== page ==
Nunatsiaq Online
COMMENTARY: Around the Arctic September 12, 2017 - 1:10 pm

Legal Ease, Sept. 12

Speedy Trials?

JAMES MORTON

When I tell people there is a constitutional right to a speedy trial in criminal cases in Canada, sometimes they laugh at me. Certainly it sometimes seems that criminal cases (and civil and family matters) just never end.

There are good reasons why cases take a lot of time.

Often the issues are terribly complex. In a serious criminal case, for example, it is common to have thousands of pages of disclosure that have to be reviewed before a trial.

Sometimes there are delays caused by motions about, for example, whether evidence of the accused prior conduct (say similar criminal convictions in the past) can be considered. 

Realistically, this means that very few cases are simple enough to go to trial in less than six months. And most cases take longer—often much longer—than that.

Of course delay is a bad thing for an accused. Perhaps they are sitting in jail waiting for trial—and if they are acquitted they will never get that jail time back. And even if they are not in jail, waiting for a trial is supremely stressful. 

But it’s not only the accused who suffers from delay. Victims of crime want justice and delay hurts them. Witnesses want to get cases over—waiting to testify is stressful too.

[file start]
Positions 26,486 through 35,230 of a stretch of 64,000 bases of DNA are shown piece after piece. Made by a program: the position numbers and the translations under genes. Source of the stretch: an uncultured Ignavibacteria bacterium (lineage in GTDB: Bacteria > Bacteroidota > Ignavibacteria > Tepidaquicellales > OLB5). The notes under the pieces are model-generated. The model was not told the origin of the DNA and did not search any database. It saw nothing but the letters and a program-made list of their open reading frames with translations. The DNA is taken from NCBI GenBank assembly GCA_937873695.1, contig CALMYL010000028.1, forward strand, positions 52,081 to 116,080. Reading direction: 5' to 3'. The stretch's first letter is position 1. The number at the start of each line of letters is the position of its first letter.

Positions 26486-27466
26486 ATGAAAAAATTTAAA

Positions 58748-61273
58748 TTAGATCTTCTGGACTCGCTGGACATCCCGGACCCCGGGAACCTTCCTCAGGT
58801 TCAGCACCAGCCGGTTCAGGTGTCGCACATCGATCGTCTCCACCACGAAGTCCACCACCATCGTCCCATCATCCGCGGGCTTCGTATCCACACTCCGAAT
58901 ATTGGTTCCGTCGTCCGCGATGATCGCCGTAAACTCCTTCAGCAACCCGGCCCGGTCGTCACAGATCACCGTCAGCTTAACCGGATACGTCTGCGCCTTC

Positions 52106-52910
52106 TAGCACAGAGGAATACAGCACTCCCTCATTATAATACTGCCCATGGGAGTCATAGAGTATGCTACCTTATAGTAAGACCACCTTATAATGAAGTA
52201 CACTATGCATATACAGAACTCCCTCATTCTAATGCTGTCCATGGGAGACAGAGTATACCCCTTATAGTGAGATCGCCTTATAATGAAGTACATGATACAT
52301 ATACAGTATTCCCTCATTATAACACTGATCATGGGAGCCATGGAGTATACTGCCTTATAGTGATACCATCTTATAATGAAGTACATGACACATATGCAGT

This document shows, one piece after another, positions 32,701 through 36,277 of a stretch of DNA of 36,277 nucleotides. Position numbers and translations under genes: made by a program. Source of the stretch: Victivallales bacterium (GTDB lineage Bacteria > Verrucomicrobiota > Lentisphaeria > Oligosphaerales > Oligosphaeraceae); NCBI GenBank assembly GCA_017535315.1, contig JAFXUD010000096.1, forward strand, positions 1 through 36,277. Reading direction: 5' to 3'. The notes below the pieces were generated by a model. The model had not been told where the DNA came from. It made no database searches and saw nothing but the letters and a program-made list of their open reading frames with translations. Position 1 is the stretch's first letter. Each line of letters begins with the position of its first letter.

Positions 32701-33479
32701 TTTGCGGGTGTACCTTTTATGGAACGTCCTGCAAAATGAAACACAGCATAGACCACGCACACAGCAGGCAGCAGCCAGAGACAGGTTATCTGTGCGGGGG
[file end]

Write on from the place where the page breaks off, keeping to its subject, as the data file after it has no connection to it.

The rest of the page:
More generally, society as a whole has good reason to want to have criminal matters dealt with quickly.

A criminal trial is not meant to be historical research. It is supposed to bring justice to victims, vindicate the innocent and punish wrongdoers. None of that works well if a trial for, say, an assault, takes place five years after the incident.

Recognizing this balancing act, the Supreme Court has developed guidelines to balance the need for a speedy trial with the reality that things take time.

The court created a presumptive maximum delay that was acceptable. The maximum delay will depend on the level of court in which the matter will be heard.

A trial before a judge without a preliminary inquiry (sort of a trial to see if a trial is needed) will have a presumptive maximum delay of 18 months. These are, broadly speaking, simpler cases.

A trial with a preliminary inquiry—usually more serious cases—will have a presumptive maximum delay of 30 months.

If these delays are met, a case will be stayed (effectively dismissed) unless there are some very unusual circumstances.

One exception to this is delay caused by the accused—that delay does not count against the maximum delay. Obviously if defence delay counted, there would be a big incentive for an accused to rag the puck—quite the reverse of what is good for society as a whole.

The balancing process is not perfect but it is a way to make sure cases do not drag on endlessly except in very unusual circumstances, or for very good reason.

James Morton is a lawyer practicing in Nunavut with offices in Iqaluit. The comments here are intended as general legal information and not as specific legal advice.

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